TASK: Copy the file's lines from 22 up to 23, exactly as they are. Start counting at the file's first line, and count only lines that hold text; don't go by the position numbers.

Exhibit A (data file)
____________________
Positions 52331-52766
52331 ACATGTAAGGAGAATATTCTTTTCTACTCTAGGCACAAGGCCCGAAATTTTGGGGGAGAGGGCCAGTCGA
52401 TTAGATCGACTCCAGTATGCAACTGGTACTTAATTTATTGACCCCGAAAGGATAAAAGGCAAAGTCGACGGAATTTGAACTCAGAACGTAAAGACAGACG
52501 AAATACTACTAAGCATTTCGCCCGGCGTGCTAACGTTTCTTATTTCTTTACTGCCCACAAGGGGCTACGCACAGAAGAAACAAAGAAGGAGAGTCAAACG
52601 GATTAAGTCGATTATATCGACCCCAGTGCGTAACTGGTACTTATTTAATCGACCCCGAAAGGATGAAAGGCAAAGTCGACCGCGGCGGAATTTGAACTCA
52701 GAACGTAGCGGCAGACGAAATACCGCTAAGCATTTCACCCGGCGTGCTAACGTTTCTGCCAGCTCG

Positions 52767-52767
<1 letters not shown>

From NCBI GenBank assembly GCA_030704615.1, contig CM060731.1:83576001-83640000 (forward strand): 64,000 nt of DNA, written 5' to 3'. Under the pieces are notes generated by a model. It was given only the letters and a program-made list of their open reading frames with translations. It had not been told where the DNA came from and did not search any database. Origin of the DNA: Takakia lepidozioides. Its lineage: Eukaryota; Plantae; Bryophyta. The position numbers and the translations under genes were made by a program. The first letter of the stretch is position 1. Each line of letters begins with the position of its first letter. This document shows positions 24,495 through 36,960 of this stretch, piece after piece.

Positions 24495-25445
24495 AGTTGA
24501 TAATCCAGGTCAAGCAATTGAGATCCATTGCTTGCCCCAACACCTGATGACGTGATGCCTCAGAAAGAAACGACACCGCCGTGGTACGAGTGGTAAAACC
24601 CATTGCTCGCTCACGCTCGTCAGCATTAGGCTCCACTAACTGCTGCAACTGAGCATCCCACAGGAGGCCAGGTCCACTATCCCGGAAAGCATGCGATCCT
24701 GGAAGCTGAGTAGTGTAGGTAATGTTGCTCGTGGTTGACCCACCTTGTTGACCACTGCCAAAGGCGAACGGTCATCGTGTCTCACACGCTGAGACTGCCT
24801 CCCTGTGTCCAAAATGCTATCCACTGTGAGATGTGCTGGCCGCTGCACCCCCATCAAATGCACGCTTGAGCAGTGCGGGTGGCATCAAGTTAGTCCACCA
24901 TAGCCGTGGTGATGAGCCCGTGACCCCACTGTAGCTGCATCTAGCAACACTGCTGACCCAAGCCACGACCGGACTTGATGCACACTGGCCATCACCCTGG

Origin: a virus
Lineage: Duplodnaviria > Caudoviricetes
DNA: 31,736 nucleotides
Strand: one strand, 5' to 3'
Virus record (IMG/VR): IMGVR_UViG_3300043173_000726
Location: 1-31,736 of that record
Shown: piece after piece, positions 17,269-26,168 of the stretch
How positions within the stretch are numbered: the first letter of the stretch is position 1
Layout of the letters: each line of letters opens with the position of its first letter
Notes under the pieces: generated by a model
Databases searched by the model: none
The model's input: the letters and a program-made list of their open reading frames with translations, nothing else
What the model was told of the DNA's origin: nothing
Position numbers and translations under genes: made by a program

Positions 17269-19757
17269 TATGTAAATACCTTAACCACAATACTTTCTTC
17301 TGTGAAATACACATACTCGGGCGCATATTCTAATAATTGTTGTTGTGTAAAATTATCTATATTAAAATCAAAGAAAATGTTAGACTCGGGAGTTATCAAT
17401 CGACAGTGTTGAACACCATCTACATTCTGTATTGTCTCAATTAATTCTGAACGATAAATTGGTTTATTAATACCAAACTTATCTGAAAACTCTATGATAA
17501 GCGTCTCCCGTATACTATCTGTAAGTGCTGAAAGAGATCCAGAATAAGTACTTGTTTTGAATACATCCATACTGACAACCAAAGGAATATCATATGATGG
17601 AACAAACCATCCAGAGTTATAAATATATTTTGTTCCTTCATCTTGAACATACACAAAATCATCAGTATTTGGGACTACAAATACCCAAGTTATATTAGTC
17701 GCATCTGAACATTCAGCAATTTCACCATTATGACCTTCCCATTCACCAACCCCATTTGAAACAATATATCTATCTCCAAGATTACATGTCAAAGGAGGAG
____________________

Location: 1-31,736 of that record
Shown: piece after piece, positions 17,269-26,168 of the stretch